Antarctic Sea Ice Collapse Rises Potential of 10-Foot Sea Level Rise: Study
TEHRAN (Tasnim) - A new study shows that Antarctic sea ice collapse greatly raises the risk of a 10-foot sea level rise this century if the US climate policies aren’t quickly reversed.
Warming ocean waters drove a 6-fold increase in annual ice mass loss from the Antarctic ice sheet between 1979 and 2017, according to a new study in the Proceedings of the National Academy of Sciences.
It’s been known for a while that the West Antarctic Ice Sheet (WAIS) was unstable and collapsing at an accelerating rate due to global warming. But the new study finds that parts of the vastly larger East Antarctic Ice Sheet (EAIS) are also disintegrating, Think Progress reported.
While the WAIS contains enough ice to raise sea levels some 20 feet, the EAIS contains enough ice to ultimately raise sea levels 170 feet. Although a complete melting of the Antarctic ice sheet will take many centuries, the new study suggests devastating sea level rise in this century
East Antarctica’s melting “increases the risk of multiple meter (more than 10 feet) sea level rise over the next century or so,” lead author Eric Rignot told the AP. Rignot is a senior project scientist at NASA’s Jet Propulsion Laboratory.
And even just half that level of sea rise means the destruction of every major coastal city in the nation and the world. With just 6 feet of sea level rise, for instance, the southern tip of Florida would be underwater.
This four-decade speed up in ice loss is being driven by global warming. As the study notes, “During the entire period, the mass loss concentrated in areas closest to warm, salty, subsurface, circumpolar deep water (CDW).”
So the greatest sea ice loss is precisely where the deep water surrounding Antarctica is warming up the most.
The amount of sea ice loss — and the rate of speed up — is staggering. “Between 1979 and 1990, Antarctica shed an average of 40 gigatons of ice mass annually. (A gigaton is 1 billion tons.),” the news release explains. But “from 2009 to 2017, about 252 gigatons per year were lost” — a six-fold increase.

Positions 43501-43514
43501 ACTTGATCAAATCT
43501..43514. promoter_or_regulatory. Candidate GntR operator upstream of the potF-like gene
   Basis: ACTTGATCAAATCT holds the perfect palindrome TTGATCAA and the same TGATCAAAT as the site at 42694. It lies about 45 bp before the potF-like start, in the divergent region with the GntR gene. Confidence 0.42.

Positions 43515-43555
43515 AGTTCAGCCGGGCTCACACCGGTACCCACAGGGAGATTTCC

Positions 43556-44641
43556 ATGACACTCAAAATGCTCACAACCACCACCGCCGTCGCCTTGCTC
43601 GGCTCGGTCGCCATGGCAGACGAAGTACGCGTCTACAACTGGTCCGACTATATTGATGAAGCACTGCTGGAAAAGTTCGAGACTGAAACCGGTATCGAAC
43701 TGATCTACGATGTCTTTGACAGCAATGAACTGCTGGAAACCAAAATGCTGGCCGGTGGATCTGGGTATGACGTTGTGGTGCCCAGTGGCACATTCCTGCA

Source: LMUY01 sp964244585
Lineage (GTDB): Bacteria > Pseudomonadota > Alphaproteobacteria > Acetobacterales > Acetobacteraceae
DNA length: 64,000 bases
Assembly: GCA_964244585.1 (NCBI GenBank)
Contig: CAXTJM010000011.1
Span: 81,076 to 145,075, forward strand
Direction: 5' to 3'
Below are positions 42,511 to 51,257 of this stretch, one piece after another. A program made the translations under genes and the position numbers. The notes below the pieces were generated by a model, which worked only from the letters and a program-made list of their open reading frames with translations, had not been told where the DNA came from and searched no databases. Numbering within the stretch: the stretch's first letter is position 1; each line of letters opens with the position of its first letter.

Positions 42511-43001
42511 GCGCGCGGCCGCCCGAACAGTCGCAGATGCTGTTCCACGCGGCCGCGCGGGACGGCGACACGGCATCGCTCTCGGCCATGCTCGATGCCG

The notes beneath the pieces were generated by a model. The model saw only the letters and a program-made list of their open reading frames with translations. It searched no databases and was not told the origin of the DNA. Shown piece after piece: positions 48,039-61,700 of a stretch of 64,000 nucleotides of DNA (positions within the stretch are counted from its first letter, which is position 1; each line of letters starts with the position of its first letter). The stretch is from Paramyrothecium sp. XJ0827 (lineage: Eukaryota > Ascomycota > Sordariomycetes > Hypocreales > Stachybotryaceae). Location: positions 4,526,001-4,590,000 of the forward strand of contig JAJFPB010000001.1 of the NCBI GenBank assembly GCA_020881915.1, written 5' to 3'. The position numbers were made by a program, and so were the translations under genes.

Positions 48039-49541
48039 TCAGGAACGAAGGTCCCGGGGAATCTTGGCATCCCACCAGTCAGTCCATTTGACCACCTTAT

The study warns that sea level rise (SLR) will continue to speed up as the ocean continues to warm. And as ThinkProgress reported last week, a different study concluded “ocean warming is accelerating.”
The latest findings suggest that more and more of the EAIS could get exposed to warming ocean water — “and could contribute multimeter SLR with unabated climate warming.”
Tragically “unabated climate warming” is the primary policy of the Trump administration.
The Trump’s team has worked tirelessly to gut domestic US climate regulations while becoming the only major country to start the process of withdrawing from the 2015 Paris Climate Accord. So, as the study’s findings warn, the time to save our coastal cities is running out rapidly.
But averting that unimaginable catastrophe will require going far beyond reversing Trump’s policies. The world will also have to take global carbon dioxide emissions to near zero by early in the second half of the century.